In May 1937 there is a letter to say that he has had notification from the Ship’s Company to inform him that our mother had already paid in full for his ship’s ticket:
“Now all that is missing,” he writes, “is the ₤50 to show as landing money, and I won’t have any more worries. All is going forward with a fast tempo, if there are no more hold ups I will quickly be able to leave.”
The next letter is one month later and is dated 23-6-1937:
“Dearest sister, I received two letters from you – one air letter and one normal letter. In the air-letter was the cheque for ₤50. However, I am afraid that the Immigration Department will not allow Polish emigrants to travel on a French ship. I received a letter from them to that effect, so I will have to sail on an English ship. The cheapest tickets on an English ship cost ₤36 and that means we need to pay another ₤12. You will understand why I am so upset…I have no option but to turn to you again because I now don’t have enough to get my papers…therefore dear sister, I implore you – you have already outlaid so much. I would certainly take my life if a disaster should come to pass that I must remain in Poland. Darling sister I implore you for the last time, finish what you started and telegraph me the ₤12 that I still need. I will never forget the favour.”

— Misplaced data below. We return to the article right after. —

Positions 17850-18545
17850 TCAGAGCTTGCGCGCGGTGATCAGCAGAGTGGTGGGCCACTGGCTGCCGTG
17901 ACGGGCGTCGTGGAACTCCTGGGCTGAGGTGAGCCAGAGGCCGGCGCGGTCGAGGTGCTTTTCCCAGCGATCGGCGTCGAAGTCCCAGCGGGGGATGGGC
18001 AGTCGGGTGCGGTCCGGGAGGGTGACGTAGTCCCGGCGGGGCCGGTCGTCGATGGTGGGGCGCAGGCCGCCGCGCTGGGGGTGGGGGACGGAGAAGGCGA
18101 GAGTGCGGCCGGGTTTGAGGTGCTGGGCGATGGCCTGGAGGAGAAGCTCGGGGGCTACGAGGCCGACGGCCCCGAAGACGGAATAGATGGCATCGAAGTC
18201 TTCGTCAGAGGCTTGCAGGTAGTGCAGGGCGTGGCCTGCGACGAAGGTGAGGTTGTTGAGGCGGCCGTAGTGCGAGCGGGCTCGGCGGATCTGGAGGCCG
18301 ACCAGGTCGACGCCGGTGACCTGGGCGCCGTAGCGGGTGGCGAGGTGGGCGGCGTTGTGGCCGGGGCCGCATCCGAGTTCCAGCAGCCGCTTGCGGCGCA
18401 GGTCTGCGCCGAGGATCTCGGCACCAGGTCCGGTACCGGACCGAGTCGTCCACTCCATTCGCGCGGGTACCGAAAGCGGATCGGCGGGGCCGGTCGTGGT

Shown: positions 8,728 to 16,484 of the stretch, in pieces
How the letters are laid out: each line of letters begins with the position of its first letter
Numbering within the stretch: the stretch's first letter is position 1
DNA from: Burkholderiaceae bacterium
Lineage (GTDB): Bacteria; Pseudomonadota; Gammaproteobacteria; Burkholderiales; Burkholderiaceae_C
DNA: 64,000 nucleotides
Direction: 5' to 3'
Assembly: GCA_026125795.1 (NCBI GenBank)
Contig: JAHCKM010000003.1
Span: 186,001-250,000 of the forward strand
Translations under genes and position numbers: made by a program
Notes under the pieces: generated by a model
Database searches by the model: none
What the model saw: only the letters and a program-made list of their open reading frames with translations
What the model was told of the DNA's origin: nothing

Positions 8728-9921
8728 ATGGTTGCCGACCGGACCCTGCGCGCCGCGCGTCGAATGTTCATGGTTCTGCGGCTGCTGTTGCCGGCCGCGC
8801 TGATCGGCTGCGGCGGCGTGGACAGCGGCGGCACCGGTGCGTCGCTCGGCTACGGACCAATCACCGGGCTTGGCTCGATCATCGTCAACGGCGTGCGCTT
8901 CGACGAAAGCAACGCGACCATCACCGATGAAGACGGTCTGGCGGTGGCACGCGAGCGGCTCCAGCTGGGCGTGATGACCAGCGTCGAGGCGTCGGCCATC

My parents must have wired the extra money because Velvel arrived in Australia 28-9-37 just three months later.
The work Aaron and I did with the letters became a catalyst for our children to do further research. They found and made contact with relatives who were also searching for the same ancestors and added them to our family tree. Our niece continues to have a dialogue with this new found family. My daughter, a librarian, established a timeline of world events that coincided with information in the letters, thus giving us a better understanding of the pressures on the family. Our nephew researched historical documents such as naturalisation papers, births and deaths records and searched out surnames which had been misspelt, whilst my son kept track of the letters as we translated them.

So many of the letters we translated thank my parents for sending money and now, in my declining years, I understand for the first time in my life why, when I was a little girl, we never had any money for small luxuries. Why I never did get a real doll. Why I was the only child in the street who couldn’t afford twopence to go to a dancing class that all the other children were going to. My father was earning ₤4.10 a week, and from that my parents scrimped and saved to help family, back home and scattered in other parts of the world, to survive. And of the ones who did remain in Europe, no one was ever heard from again.